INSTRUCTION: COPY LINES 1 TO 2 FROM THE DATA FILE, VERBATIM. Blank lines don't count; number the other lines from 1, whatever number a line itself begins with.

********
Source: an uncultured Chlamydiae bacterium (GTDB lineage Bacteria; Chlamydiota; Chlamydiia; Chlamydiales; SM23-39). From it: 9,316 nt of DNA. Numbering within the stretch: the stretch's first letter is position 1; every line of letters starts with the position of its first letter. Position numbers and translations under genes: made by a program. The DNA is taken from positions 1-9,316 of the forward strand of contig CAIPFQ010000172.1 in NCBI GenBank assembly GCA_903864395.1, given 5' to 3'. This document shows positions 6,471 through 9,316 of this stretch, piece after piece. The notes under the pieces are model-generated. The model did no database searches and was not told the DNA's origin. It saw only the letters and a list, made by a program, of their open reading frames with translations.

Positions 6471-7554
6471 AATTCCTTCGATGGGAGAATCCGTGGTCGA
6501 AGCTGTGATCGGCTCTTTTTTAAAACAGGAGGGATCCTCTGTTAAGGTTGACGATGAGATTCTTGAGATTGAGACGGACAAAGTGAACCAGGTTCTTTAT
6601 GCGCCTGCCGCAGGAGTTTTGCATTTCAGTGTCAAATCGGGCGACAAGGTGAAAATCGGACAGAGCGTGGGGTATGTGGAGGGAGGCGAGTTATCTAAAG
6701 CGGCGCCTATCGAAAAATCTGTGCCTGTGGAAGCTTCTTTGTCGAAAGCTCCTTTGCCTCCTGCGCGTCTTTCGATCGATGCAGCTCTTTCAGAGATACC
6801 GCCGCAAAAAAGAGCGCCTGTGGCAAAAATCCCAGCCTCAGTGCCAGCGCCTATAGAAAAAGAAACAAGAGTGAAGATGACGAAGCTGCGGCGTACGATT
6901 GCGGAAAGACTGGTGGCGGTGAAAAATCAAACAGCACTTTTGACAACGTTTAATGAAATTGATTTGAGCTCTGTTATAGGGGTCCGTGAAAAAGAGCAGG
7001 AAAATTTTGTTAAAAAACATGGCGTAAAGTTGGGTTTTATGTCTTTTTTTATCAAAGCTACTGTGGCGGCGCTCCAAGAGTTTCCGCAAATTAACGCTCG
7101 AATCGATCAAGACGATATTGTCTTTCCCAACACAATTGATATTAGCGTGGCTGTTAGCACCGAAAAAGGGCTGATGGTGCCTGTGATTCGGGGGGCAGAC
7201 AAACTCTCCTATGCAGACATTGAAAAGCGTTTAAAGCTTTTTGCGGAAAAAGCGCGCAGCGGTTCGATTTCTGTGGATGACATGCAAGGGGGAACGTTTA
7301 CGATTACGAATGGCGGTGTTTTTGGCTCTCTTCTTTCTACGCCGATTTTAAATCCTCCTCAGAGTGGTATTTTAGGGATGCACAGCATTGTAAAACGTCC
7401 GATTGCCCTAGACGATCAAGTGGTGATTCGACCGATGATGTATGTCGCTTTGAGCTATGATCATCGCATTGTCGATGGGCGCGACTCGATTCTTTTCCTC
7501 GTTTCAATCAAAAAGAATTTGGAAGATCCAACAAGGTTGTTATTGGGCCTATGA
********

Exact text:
Source: an uncultured Chlamydiae bacterium (GTDB lineage Bacteria; Chlamydiota; Chlamydiia; Chlamydiales; SM23-39). From it: 9,316 nt of DNA. Numbering within the stretch: the stretch's first letter is position 1; every line of letters starts with the position of its first letter. Position numbers and translations under genes: made by a program. The DNA is taken from positions 1-9,316 of the forward strand of contig CAIPFQ010000172.1 in NCBI GenBank assembly GCA_903864395.1, given 5' to 3'. This document shows positions 6,471 through 9,316 of this stretch, piece after piece. The notes under the pieces are model-generated. The model did no database searches and was not told the DNA's origin. It saw only the letters and a list, made by a program, of their open reading frames with translations.

Positions 6471-7554